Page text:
Thursday, July 31, 2008

Dell Giving Away $10,000 Office Makeover

Dell small business is giving away office products - including a $10,000 Dell Office Makeover - so check out the tongue in cheek promotion that pokes gentle fun at those clich├ęs everyone throws around but no one really knows what they mean — Dell’s Synergistic Mission Critical Out-of-the-Box Sweepstakes.

I've been using Dell products since, ummm, around 1995 and though customer service has grown irksome over the years, I keep buying Dells - in my mind they are great small business products. Really, these computers just seem to fit the balance of reasonably priced, good value, dependable machines.

(Now if I could just figure out why the keyboard on my current Vostro keeps getting jammed...)

Monday, July 21, 2008

Community Coverage Up - What's It Mean for Local Businesses?

Today there's a story in the NYTimes, As Papers Struggle, News is Cut and Focus Turns Local, primarily reporting on a newly released study from Pew Research, The Changing Newsroom: Gains and Losses in Today's Papers.

Among other interesting tidbits, the study shows that 62% of a cross-section of American newspapers have increased community coverage.

One of Pew's key conclusions is, "Papers both large and small have reduced the space, resources and commitment devoted to a range of topics. At the top of that list, nearly two thirds of papers surveyed have cut back on foreign news, over half have trimmed national news and more than a third have reduced business coverage. In effect, America's newspapers are narrowing their reach and their ambitions and becoming niche reads."

So how does that play out as an ad vehicle for local businesses? Sadly, it doesn't much matter.

While newspapers fumble with content and formulas and business models, they are still locked in the past so far as an ad vehicle. The old model is, "We have lots of interesting content, which brings readers, which means any ad you put alongside that content will get eyeballs."

Well - the eyeballs are diminishing, the page size is shrinking, the content is not compelling, but the ads are still smished together on page after page.

Is any newspaper saying, "What can we do to so advertisers get better visibility? Are we tracking results our advertisers get and working on helping them get better results? Are we helping readers find ads that are of interest to them? Are we using all our media together to be sure that an ad buy with us becomes valuable content to our community? Is our content and our advertising working together to provide a valuable product?"

As far as I know, it's not happening.

I get the whole separation of advertising and journalists. Honest. But the whole model of how advertising fits into the changing face of the newsroom is one that demands exploration.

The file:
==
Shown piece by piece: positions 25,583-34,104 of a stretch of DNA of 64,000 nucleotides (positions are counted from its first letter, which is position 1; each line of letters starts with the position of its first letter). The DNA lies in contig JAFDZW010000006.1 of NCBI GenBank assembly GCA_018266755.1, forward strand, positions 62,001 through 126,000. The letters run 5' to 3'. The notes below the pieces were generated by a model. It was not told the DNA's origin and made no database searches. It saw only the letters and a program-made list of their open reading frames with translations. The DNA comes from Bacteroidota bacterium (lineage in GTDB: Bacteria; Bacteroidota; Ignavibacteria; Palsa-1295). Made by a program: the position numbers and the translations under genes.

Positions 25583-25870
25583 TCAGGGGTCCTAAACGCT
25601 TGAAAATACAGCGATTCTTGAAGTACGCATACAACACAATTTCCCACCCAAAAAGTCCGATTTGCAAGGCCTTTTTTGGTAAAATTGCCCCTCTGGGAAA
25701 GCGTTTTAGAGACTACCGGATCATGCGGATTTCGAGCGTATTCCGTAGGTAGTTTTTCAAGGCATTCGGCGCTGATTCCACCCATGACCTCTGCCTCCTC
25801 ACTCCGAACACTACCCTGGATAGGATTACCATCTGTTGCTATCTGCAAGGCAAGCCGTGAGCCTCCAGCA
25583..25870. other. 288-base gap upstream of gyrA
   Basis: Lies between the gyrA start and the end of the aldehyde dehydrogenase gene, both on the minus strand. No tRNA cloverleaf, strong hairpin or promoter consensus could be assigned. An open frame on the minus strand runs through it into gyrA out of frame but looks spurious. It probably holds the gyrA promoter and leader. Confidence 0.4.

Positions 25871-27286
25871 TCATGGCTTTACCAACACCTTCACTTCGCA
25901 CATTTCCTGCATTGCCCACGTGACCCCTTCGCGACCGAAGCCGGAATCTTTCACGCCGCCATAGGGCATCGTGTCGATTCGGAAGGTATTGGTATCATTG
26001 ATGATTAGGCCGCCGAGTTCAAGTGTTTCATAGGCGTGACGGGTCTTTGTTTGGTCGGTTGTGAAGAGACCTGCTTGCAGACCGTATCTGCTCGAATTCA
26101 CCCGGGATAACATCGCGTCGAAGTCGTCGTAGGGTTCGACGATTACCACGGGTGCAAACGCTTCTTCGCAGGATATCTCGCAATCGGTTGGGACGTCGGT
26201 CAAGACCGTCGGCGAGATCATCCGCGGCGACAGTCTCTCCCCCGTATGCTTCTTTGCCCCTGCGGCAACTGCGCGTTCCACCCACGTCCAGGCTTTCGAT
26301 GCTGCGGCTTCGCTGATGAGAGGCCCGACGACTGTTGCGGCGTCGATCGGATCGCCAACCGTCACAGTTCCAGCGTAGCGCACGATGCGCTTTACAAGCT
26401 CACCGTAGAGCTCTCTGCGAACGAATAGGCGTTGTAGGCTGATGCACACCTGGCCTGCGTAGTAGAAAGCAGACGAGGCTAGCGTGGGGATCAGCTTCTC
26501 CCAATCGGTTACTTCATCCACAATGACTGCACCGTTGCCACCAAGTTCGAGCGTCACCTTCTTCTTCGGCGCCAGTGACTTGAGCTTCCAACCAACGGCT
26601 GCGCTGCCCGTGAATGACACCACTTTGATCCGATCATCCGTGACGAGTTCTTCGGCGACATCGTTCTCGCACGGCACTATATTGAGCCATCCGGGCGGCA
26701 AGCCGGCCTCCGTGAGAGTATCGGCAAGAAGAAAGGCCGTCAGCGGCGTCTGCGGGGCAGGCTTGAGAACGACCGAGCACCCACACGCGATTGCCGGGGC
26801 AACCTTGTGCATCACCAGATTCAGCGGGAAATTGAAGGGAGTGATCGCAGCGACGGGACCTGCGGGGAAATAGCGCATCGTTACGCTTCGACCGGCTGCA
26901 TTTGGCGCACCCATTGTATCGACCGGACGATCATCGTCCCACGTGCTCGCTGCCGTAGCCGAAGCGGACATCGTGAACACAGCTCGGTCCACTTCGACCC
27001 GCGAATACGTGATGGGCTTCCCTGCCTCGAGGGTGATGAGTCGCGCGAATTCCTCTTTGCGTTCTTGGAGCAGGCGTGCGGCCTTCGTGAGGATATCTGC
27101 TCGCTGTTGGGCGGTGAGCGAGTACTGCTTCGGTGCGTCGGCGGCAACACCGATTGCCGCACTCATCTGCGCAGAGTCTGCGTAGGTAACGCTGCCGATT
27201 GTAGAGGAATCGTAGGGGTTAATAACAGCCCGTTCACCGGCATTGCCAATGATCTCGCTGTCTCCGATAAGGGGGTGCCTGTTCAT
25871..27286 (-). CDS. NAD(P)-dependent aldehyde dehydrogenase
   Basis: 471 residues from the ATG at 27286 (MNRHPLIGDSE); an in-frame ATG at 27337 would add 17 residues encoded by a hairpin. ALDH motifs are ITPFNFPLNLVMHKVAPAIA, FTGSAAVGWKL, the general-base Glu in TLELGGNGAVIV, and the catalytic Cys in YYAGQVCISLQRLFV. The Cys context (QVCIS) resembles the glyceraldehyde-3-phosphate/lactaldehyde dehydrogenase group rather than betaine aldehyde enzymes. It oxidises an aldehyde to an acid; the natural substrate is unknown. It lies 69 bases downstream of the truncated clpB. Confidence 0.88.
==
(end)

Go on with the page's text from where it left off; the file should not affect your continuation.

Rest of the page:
Monday, July 14, 2008

Best of Local

The folks at have taken an age-old tactic used by newspapers and created a "Best of" promotion.

Given that (a partner) is big enough that folks are beginning to look at it with a little more skepticism, the timing is good and I like this recent promotion even though the prizes for the business are a little chintzy (publicity, enhanced SEO listing). Seems the company could have arranged a co-promotion with Staples for $100 gift certificate. Anyway...I stray. This is an example of a promotion that works: Corporation (NASDAQ: LOCM), a leading local search site and network, announced the launch of the company’s “Best of Local” awards program.

The annual “Best of Local” program will feature the best businesses as rated by consumers in 15 cities and 20 categories across the U.S. Businesses will be ranked based on the quantity and quality of the reviews that have been submitted about their business by visitors to “Best of Local” winners will be selected and announced on December 1, 2008.

For more information about the “Best of Local” program please visit:

To help kick-start this new program, the company also launched a “Best of Local” weekly drawing for a $500 American Express® gift card. Visitors who write a valid review on a local business at will be automatically entered to win. To register and enter to win please visit:

Friday, July 4, 2008

Better Dead than Read?

From Goldman Sachs analyst Peter Appert, in a Wired blog entry titled, Media Death Watch, Newspaper Analysts Dwindle:

"If I covered only the newspaper industry, first of all I would have been fired a long time ago; secondly, I would have had to kill myself."